Nowhere are the possibilities of psychedelic therapy more evident—or decadent—than a luxury ketamine clinic called Field Trip in Los Angeles. Picture this: You walk into a nondescript building on a sunny afternoon. Elevator doors open to a skylit lobby filled with Buddha statues, rock salt lamps, and the soothing sounds of jazz piano. You take off your shoes and slip on a pair of hotel slippers. This could be a high-end resort or yoga studio—until you’re led to a darkened room where a ketamine drip awaits. As you settle into a vibrating massage chair, a needle in your arm infuses the ketamine into your bloodstream, and you float into the clouds of your subconscious with a deep sense of calm. When you come back to reality, your therapist is holding your hand, ready to talk. She also offers you a snack: some quinoa chips, perhaps?
Field Trip is a mind-bending look into the frontier of psychedelic therapy, currently a luxury commodity for a privileged few. The bigger question is whether ketamine clinics could serve as a template for a wider variety of psychedelics if and when they are legalized in the near future. Ketamine, a Schedule III drug, is currently the only psychedelic legal for clinical use; while it is primarily used as an anesthetic, licensed practitioners can prescribe it off-label for mental health conditions.
The menu of psychedelics available for therapy could be expanding soon, though: The FDA is projected to approve MDMA for PTSD in 2023 and psilocybin for depression in 2025, according to the Multidisciplinary Association for Psychedelic Studies (MAPS) and Compass, the organizations sponsoring the studies. (Usona, a nonprofit also investigating psilocybin for depression, declined to give a timeline for FDA approval.) “This is really unprecedented territory,” says Dr. Casey Paleos, science director of ketamine therapy service Mindbloom. “The FDA has never approved drug-assisted therapy—only drugs, so this might entail some novel regulations.”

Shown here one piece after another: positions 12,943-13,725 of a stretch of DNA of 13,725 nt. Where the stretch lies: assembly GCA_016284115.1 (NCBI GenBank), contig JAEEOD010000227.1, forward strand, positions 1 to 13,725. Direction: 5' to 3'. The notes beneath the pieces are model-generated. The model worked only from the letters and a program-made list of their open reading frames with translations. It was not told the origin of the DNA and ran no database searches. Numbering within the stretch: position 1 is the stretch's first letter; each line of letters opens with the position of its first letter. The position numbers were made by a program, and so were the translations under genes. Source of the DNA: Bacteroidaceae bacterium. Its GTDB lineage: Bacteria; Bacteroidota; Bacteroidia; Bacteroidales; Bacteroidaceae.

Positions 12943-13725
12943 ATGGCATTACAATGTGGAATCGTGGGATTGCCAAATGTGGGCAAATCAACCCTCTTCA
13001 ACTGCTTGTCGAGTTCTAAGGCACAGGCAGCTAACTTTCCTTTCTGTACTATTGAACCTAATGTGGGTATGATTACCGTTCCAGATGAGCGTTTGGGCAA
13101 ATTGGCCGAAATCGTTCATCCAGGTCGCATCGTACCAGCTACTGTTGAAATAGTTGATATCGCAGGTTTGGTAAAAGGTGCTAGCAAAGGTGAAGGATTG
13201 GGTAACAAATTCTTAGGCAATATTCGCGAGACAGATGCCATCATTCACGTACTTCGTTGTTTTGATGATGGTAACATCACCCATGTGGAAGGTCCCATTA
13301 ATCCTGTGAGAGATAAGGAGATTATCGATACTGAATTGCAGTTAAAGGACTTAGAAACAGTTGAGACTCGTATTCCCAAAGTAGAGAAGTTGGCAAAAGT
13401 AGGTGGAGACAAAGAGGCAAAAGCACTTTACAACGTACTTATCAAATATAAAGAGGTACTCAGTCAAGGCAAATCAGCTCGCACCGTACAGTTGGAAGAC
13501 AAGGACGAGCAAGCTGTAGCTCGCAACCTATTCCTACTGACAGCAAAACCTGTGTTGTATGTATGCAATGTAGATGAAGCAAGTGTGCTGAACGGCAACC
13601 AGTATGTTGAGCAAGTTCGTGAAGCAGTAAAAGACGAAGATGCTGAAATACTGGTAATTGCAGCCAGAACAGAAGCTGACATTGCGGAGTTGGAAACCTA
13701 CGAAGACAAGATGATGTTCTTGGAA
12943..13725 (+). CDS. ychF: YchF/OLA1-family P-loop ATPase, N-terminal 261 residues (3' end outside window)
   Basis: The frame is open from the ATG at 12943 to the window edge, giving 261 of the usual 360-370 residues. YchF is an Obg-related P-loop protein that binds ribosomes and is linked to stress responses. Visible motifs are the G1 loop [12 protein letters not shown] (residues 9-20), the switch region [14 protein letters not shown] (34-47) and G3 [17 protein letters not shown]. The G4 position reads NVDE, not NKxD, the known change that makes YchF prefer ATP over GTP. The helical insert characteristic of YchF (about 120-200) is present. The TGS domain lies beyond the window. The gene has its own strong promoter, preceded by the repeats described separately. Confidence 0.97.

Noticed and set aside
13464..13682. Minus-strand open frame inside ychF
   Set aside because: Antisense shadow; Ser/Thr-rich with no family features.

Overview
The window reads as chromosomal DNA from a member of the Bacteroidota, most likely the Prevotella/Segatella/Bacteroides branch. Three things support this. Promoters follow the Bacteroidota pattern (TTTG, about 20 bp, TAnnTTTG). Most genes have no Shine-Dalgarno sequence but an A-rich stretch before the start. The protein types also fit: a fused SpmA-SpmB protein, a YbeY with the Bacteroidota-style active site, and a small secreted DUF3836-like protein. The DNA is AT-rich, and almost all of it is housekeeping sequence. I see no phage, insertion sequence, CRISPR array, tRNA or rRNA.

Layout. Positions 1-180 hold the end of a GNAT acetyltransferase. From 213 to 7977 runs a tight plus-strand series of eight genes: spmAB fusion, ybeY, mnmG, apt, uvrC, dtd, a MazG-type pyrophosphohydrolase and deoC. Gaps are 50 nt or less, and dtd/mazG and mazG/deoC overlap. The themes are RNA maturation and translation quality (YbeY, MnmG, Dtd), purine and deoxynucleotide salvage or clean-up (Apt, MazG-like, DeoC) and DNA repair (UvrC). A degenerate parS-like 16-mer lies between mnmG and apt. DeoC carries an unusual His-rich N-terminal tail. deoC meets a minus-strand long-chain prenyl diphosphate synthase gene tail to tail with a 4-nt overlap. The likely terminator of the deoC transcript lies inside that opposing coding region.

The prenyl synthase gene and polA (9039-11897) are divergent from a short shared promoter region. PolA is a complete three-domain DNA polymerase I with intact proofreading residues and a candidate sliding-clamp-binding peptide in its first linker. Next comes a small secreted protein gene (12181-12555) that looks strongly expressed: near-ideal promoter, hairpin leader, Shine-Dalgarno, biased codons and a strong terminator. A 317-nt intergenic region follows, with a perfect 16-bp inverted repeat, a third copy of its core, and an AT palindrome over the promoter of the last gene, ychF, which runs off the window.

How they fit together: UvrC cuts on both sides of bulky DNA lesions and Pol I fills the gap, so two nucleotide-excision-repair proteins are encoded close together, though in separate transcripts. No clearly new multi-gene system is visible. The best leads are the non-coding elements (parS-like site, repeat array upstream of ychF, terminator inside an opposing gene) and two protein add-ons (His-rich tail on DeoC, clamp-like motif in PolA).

Many unknowns surround how psychedelic therapy with legal MDMA and psilocybin will be regulated. Until the FDA releases its official protocol, also known as REMS (Risk Evaluation and Mitigation Strategy), the future paradigm remains hazy. So, for now, what do we know about how and where treatments will be offered—and do ketamine clinics have a leg up on other practitioners, such as private doctors or retreat centers? In other words, are ketamine clinics setting the model for the future of psychedelic therapy, or are they simply operating on wishful guesswork, with a dose of opportunism?
Ketamine clinics are currently proliferating across America: Marketing agency Ketamine Media estimates there are more than 600 in their database. While there’s limited data on the size of the ketamine clinic market specifically, the estimated market size for all psychedelic-derived medicines and therapies currently being investigated is $100 billion, according to Canaccord Genuity, an investment banking and financial services firm.
Most ketamine clinics only offer infusions—impersonal procedures where anesthesiologists pump the drug into your veins and then show you the door. On the other hand, clinics like Field Trip pair infusions with psychotherapy where therapists help patients integrate their trips. This distinction is important, as professional therapy will almost certainly be required for MDMA and psilocybin, says Rick Doblin, founder of MAPS. “Ideally we want people to be cross-trained for psychedelic psychotherapy working with ketamine, MDMA, and psilocybin.”